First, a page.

Home > Search Results

Results: 7

Azithromycin versus penicillin G benzathine for early syphilis

Syphilis is a complex disease that can involve virtually any organ in the body. The World Health Organization estimates that at least 12 million people are infected with syphilis worldwide. Some early research suggested that azithromycin was superior to benzathine penicillin G in the treatment of early syphilis, and that azithromycin can overcome the disadvantages of penicillin G benzathine. This review of three trials failed to identify a difference between azithromycin and benzathine penicillin G for early syphilis in the odds of cure rate, with the result being too imprecise to confidently rule out the superiority of either treatment option. Although gastrointestinal adverse effects were more common in the participants on azithromycin, than in those given benzathine penicillin G, the difference with benzathine penicillin did not reach statistical significance. More research is required in this area.

Cochrane Database of Systematic Reviews: Plain Language Summaries [Internet] - John Wiley & Sons, Ltd.

Version: 2012

Genital ulcer disease treatment for reducing sexual acquisition of HIV

The presence of a genital ulcer would provide an entry point for the HIV virus if an HIV‐negative individual with an ulcer has unprotected sexual intercourse with an HIV‐infected person. Treatment of the condition causing the genital ulcer would allow the ulcer to heal and therefore reduce the chances of HIV acquisition. This review assessed whether giving treatment for diseases that present with ulcers in the genital region would reduce sexual acquisition of HIV. Three studies were identified involving 173 HIV‐negative patients with genital ulcers. These studies did not provide sufficient evidence that treatment of genital ulcer diseases reduces sexual acquisition of HIV infection. However, genital ulcer diseases are public health problems in their own right and patients with these conditions should be treated appropriately; whether the treatment reduces the risk of HIV infection or not.

Cochrane Database of Systematic Reviews: Plain Language Summaries [Internet] - John Wiley & Sons, Ltd.

Version: 2012

Safety of benzathine penicillin for preventing congenital syphilis: a systematic review

OBJECTIVE: To estimate the risk of serious adverse reactions to benzathine penicillin in pregnant women for preventing congenital syphilis.

Database of Abstracts of Reviews of Effects (DARE): Quality-assessed Reviews [Internet] - Centre for Reviews and Dissemination (UK).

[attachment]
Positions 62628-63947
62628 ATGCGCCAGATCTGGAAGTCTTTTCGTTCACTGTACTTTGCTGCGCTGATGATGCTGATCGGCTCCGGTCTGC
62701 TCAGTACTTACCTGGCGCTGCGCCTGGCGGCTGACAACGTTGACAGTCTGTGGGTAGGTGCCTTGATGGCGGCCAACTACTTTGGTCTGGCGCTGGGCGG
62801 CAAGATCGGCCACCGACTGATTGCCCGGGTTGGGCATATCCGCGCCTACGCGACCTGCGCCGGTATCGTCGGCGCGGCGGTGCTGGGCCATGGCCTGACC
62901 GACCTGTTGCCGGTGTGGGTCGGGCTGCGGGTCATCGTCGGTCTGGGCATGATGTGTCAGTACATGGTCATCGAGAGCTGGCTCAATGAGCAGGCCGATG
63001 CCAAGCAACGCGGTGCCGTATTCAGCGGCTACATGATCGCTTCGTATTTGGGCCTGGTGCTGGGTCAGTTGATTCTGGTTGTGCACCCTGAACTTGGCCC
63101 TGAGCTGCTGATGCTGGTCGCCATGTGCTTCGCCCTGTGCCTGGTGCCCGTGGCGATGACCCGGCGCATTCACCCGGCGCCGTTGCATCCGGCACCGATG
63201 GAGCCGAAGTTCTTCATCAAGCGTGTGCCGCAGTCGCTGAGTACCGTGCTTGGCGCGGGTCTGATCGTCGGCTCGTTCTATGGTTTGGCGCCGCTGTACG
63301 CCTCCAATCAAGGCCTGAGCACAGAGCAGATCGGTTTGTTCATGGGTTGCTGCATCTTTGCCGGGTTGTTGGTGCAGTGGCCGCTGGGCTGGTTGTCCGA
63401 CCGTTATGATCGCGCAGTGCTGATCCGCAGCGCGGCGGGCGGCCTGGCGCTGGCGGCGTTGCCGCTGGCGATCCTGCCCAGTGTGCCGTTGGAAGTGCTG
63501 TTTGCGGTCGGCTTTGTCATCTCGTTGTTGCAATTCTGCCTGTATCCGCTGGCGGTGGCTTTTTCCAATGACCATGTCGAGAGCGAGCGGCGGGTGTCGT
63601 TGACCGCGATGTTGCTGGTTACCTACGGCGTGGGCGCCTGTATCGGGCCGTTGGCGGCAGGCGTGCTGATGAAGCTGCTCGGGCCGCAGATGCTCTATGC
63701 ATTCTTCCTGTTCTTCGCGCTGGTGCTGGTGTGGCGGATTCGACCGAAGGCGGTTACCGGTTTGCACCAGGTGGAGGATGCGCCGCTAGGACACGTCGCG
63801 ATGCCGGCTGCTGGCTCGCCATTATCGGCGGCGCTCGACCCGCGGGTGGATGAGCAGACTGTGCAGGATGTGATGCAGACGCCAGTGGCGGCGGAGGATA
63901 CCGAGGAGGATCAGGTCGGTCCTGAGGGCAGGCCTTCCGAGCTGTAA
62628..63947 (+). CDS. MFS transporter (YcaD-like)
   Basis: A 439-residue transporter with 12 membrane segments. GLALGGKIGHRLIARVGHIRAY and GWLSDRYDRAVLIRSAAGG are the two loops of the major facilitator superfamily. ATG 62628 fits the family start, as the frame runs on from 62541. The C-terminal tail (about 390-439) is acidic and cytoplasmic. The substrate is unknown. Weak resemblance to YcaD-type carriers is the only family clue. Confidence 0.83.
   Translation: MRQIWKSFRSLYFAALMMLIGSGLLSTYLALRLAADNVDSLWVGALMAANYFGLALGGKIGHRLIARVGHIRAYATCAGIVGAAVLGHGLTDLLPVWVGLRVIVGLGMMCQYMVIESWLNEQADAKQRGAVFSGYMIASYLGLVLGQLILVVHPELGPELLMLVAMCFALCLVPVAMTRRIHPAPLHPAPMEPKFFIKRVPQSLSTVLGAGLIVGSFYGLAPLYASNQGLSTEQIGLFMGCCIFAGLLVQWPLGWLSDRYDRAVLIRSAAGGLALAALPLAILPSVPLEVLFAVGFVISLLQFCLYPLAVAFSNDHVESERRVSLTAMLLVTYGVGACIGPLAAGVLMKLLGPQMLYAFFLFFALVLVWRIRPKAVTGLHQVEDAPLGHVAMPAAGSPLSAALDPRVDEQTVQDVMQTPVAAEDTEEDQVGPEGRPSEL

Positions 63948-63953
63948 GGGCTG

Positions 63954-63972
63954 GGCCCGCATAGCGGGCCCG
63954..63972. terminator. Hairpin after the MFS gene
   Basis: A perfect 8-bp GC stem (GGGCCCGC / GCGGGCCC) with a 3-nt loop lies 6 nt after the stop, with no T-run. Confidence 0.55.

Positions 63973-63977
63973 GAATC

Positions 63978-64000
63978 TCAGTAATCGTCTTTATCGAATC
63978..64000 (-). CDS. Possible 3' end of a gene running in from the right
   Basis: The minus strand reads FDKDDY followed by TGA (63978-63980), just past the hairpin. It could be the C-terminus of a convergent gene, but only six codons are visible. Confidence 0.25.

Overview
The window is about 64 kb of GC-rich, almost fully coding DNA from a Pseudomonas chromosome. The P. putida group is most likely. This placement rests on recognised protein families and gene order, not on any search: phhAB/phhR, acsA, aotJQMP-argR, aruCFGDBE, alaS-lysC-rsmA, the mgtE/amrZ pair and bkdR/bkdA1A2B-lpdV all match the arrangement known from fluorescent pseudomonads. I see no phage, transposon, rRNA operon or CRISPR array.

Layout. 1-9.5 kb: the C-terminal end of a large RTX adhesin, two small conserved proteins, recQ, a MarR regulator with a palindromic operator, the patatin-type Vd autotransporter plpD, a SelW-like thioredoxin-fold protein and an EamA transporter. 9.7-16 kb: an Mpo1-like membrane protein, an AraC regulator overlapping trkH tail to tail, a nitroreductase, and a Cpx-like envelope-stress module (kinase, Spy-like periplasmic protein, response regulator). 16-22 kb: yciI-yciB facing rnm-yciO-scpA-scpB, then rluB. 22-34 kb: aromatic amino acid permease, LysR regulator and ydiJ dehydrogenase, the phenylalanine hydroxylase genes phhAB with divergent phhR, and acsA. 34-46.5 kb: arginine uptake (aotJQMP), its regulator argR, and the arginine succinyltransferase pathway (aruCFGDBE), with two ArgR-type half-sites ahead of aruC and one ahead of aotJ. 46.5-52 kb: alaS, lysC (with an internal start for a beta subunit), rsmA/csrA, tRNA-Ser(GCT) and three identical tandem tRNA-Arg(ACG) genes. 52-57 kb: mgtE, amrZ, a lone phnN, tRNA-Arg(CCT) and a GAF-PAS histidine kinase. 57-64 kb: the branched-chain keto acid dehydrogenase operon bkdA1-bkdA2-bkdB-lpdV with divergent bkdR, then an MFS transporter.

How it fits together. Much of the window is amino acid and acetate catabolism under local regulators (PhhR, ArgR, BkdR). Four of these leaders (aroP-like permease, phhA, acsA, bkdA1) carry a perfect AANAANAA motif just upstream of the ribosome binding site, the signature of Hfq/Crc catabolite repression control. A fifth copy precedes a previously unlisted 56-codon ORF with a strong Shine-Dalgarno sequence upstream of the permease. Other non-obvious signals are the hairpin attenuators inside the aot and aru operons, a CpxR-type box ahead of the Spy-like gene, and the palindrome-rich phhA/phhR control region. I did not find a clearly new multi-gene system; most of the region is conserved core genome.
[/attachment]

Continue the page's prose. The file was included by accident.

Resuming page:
Version: 2013

Lives Saved Tool supplement detection and treatment of syphilis in pregnancy to reduce syphilis related stillbirths and neonatal mortality

BACKGROUND: Globally syphilis is an important yet preventable cause of stillbirth, neonatal mortality and morbidity.

Database of Abstracts of Reviews of Effects (DARE): Quality-assessed Reviews [Internet] - Centre for Reviews and Dissemination (UK).

Version: 2011

Fractures (Complex): Assessment and Management

Two of the five guidelines in the NICE Trauma Suite relate to fractures. These are titled non-complex and complex fractures. In broad terms the non-complex fractures are those likely to be treated at the receiving hospital, whereas the complex fractures require transfer or the consideration of transfer of the injured person to a specialist centre.

NICE Guideline - National Clinical Guideline Centre (UK).

Version: February 2016
Show search results within this document

Bacterial Meningitis and Meningococcal Septicaemia: Management of Bacterial Meningitis and Meningococcal Septicaemia in Children and Young People Younger than 16 Years in Primary and Secondary Care

This guideline covers bacterial meningitis and meningococcal septicaemia, focusing on management of these conditions in children and young people aged younger than 16 years in primary and secondary care, and using evidence of direct relevance to these age groups where available.

NICE Clinical Guidelines - National Collaborating Centre for Women's and Children's Health (UK).

Version: 2010
Show search results within this document

Antibiotics for Early-Onset Neonatal Infection: Antibiotics for the Prevention and Treatment of Early-Onset Neonatal Infection

Early-onset neonatal bacterial infection (infection with onset within 72 hours of birth) is a significant cause of mortality and morbidity in newborn babies. Parent organisations and the scientific literature report that there can be unnecessary delays in recognising and treating sick babies. In addition, concern about the possibility of early-onset neonatal infection is common. This concern is an important influence on the care given to pregnant women and newborn babies. There is wide variation in how the risk of early-onset neonatal infection is managed in healthy babies. The approach taken by the NHS needs to: prioritise the treatment of sick babies, minimise the impact of management pathways on healthy women and babies, use antibiotics wisely to avoid the development of resistance to antibiotics. These drivers have not always been addressed consistently in the NHS, and this guideline was commissioned to ensure they would be addressed in future.

NICE Clinical Guidelines - National Collaborating Centre for Women's and Children's Health (UK).

Version: August 2012
Show search results within this document

Systematic Reviews in PubMed

See all (14)...

Recent Activity

Your browsing activity is empty.

Activity recording is turned off.

Turn recording back on

See more...